according to executive producers David Pollack

this prestigious international film festival also

to Jordan, but setbacks are just a set

excited about the third volume in the council’s

and Gwynn Henderson of the KAS. Producers

recognizes the vital role scholars play in the

education and specifically, educating Kentucky

of life’s challenges that we all must go

popular “Kentucky Archaeology” series. The

and distributors from 20 countries worldwide

creation of quality educational media.”

citizens about their rich cultural heritage,” said

through in one shape or another. Some

film was made possible with support from

submitted 69 film entries to the festival, which

rise to the occasion, others fall wayside. I

Henderson has seen a growing interest

Kentucky-produced educational film

“Historic Archaeology: Beneath

While Schaefer’s blog has been

is one of approximately eight competitive

“Historic Archaeology: Beneath Kentucky’s Fields and Streets” examines what

The Public Education award is very

“Our main mission at KAS is public

social studies teachers during a professional development academy at KET. Visit www.ket.org/cgi-bin/tvschedules/ index.pl to search for TV listing times and to watch the film online. &

Pollack, director of the KAS and A&S adjunct anthropology professor. “Research is important,

like to think that I passed the test.” &

38

&

fall 2011

fall 2011

&

39


&

questions & answers

A&S Wired Faculty Co-Director

Nathan DeWall Psychology interview by Guy Spriggs

&: Your psychology lab examines social

&: You are the Co-Director of the A&S Wired Residential

exclusion and acceptance. What makes this

College. What does your involvement with Wired entail?

an important topic for research?

It’s all about fostering connections. We’re trying to do that

Really, we study relationships. For the past nine years we’ve

with the students so they connect with each other, faculty

been looking at what happens when relationships go awry. This

and their community locally, nationally and globally. We’ve

threatens the basic motivation people have to have positive

been working to develop activities and classes that will really

and lasting relationships: we call it the “need to belong.” We

fit that vision. We’ll also have a research laboratory where

think that a lot of what hinders psychological functioning

students can get hands-on experience with research from

and relationship functioning is when people feel threatened

their first day of being a UK undergraduate. The potential

in terms of feeling connected and accepted by others.

is very exciting for students, faculty, the university and the community because I think a lot of students come here and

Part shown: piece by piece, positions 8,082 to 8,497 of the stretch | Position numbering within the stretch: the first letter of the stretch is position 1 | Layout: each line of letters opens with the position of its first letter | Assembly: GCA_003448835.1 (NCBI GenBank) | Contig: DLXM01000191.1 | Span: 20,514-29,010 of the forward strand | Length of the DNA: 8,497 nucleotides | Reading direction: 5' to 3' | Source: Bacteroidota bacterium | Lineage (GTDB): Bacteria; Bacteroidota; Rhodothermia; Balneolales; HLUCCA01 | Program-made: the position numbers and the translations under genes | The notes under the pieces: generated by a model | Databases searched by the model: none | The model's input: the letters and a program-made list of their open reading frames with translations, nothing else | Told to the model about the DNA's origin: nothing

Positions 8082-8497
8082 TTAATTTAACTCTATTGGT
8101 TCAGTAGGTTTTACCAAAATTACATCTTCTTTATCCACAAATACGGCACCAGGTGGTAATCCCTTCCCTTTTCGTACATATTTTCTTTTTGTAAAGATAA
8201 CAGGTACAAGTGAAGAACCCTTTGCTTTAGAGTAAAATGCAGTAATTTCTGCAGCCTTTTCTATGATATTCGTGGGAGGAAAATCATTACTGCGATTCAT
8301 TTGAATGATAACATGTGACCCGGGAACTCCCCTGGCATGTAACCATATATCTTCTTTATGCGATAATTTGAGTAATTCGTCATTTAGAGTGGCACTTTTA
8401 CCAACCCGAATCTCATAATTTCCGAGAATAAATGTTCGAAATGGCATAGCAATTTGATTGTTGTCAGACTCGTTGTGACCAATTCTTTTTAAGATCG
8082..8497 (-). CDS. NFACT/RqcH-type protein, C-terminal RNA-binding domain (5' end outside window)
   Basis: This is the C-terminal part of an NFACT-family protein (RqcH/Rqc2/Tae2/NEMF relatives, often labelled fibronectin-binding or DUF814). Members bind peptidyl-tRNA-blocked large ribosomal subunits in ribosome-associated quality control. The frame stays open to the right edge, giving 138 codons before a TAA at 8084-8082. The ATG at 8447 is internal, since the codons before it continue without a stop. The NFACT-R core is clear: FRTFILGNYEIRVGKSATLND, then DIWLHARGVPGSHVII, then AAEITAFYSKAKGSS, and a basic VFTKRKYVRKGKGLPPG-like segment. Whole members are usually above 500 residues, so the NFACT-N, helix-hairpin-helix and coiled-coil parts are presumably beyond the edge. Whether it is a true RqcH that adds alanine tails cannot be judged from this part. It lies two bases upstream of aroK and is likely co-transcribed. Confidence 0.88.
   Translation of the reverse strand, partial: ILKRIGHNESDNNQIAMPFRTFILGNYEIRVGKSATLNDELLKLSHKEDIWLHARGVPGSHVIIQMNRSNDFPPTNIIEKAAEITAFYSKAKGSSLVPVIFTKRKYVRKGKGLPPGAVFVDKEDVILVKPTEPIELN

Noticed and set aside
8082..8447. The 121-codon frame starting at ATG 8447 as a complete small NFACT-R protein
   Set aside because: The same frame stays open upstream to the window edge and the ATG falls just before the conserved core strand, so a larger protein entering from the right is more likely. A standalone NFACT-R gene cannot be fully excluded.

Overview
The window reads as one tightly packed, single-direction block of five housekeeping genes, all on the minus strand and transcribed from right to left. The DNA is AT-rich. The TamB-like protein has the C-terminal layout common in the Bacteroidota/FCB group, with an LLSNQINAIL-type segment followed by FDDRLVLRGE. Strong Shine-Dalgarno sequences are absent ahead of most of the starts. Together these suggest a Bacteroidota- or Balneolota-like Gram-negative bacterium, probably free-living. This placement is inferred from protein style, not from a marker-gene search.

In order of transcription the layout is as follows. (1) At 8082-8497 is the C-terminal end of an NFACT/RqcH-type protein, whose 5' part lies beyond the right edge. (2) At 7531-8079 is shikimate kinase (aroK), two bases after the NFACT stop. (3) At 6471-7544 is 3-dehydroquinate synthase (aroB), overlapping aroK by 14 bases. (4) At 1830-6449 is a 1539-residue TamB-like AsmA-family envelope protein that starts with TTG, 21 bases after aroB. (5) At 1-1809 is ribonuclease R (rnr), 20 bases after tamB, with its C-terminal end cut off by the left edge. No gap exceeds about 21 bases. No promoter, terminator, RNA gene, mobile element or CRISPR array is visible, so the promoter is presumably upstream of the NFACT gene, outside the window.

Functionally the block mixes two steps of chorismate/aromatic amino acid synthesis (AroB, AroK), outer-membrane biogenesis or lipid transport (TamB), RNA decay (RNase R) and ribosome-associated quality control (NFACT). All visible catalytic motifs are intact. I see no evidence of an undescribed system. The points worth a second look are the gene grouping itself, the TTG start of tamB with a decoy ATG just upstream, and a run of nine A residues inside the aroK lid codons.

&: You recently published a study regarding the

think they have no connections. We’re going to bust that myth.

potential of acetaminophen to ease psychological pain. What led you to pursue this?

We’ve been doing all this research on exclusion leading to behavioral consequences – emotions, thoughts, and things like that – and we saw that exclusion seems to have a similar effect as physical pain. There’s behavioral similarity and there’s also linguistic similarity. When people talk about being excluded they often use the same words that you use to describe physical pain, and it’s not limited to the English language. But the most extensive evidence comes from neuroscience; instead of creating a new system to respond to socially painful

events, evolution co-opted the existing system for physical pain. If that’s true, then if I numb people to physical pain through acetaminophen, it will numb them to social pain. Nobody had done it before. So we did it, and it worked.

&: You see a lot of opportunities to create new experiences through Wired. Is that what motivated your decision to participate?

I’m deeply committed to education and to finding new ways to reach students and connect them with each other. I want to use the research I’ve been doing on the importance of human connection and apply it in a real way. The potential to work with other exciting, hardworking people in this new thing is going to really push me to the limits of things that I’ve never tried before as an educator. Blending research and all of these activities in this underlying vision of social connection is very appealing for me. &: What expectations do you have for the A&S Wired Residential College?

The biggest thing I expect is that we are going to really touch students. We’re going to take a first-year experience that is scary and can be lonely and filled with disconnection, and we’re going to flip it around and show the students how connected they really are, that this can be a very enjoyable transition filled with lots of surprises and that they’re going to want to come back for more. I hope we can use this as sort of a pilot program to really have a much bigger impact at the university level, all with the goal of increasing how connected people feel to the UK family and really understanding what that is, not just intellectually but also experientially. &

Dana Rogers

40

&

fall 2011

the future of learning  

Ampersand - Magazine of the College of Arts & Sciences - Fall 2011